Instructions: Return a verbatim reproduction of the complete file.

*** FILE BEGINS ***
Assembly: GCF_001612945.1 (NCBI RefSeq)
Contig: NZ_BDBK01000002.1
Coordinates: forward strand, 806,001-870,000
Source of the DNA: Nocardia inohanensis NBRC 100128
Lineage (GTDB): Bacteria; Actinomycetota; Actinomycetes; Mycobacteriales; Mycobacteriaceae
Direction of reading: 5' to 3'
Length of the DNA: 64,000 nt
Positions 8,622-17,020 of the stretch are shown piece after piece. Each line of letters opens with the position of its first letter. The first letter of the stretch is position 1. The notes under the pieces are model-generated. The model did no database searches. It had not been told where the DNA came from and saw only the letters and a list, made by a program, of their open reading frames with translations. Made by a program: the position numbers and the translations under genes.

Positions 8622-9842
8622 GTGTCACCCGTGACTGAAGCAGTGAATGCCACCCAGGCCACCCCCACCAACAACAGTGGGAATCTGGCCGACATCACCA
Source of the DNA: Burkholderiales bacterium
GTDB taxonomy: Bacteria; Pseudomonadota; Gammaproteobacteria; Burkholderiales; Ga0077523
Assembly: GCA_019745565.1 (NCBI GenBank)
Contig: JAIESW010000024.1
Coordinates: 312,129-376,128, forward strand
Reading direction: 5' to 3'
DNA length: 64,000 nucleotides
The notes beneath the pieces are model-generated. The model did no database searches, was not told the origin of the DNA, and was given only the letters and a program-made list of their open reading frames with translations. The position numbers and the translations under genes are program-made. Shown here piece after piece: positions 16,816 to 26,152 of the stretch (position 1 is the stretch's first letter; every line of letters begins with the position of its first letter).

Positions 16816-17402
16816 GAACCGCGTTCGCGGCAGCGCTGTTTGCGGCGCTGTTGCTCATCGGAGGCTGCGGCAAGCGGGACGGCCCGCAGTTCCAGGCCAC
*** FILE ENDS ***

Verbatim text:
Assembly: GCF_001612945.1 (NCBI RefSeq)
Contig: NZ_BDBK01000002.1
Coordinates: forward strand, 806,001-870,000
Source of the DNA: Nocardia inohanensis NBRC 100128
Lineage (GTDB): Bacteria; Actinomycetota; Actinomycetes; Mycobacteriales; Mycobacteriaceae
Direction of reading: 5' to 3'
Length of the DNA: 64,000 nt
Positions 8,622-17,020 of the stretch are shown piece after piece. Each line of letters opens with the position of its first letter. The first letter of the stretch is position 1. The notes under the pieces are model-generated. The model did no database searches. It had not been told where the DNA came from and saw only the letters and a list, made by a program, of their open reading frames with translations. Made by a program: the position numbers and the translations under genes.

Positions 8622-9842
8622 GTGTCACCCGTGACTGAAGCAGTGAATGCCACCCAGGCCACCCCCACCAACAACAGTGGGAATCTGGCCGACATCACCA
Source of the DNA: Burkholderiales bacterium
GTDB taxonomy: Bacteria; Pseudomonadota; Gammaproteobacteria; Burkholderiales; Ga0077523
Assembly: GCA_019745565.1 (NCBI GenBank)
Contig: JAIESW010000024.1
Coordinates: 312,129-376,128, forward strand
Reading direction: 5' to 3'
DNA length: 64,000 nucleotides
The notes beneath the pieces are model-generated. The model did no database searches, was not told the origin of the DNA, and was given only the letters and a program-made list of their open reading frames with translations. The position numbers and the translations under genes are program-made. Shown here piece after piece: positions 16,816 to 26,152 of the stretch (position 1 is the stretch's first letter; every line of letters begins with the position of its first letter).

Positions 16816-17402
16816 GAACCGCGTTCGCGGCAGCGCTGTTTGCGGCGCTGTTGCTCATCGGAGGCTGCGGCAAGCGGGACGGCCCGCAGTTCCAGGCCAC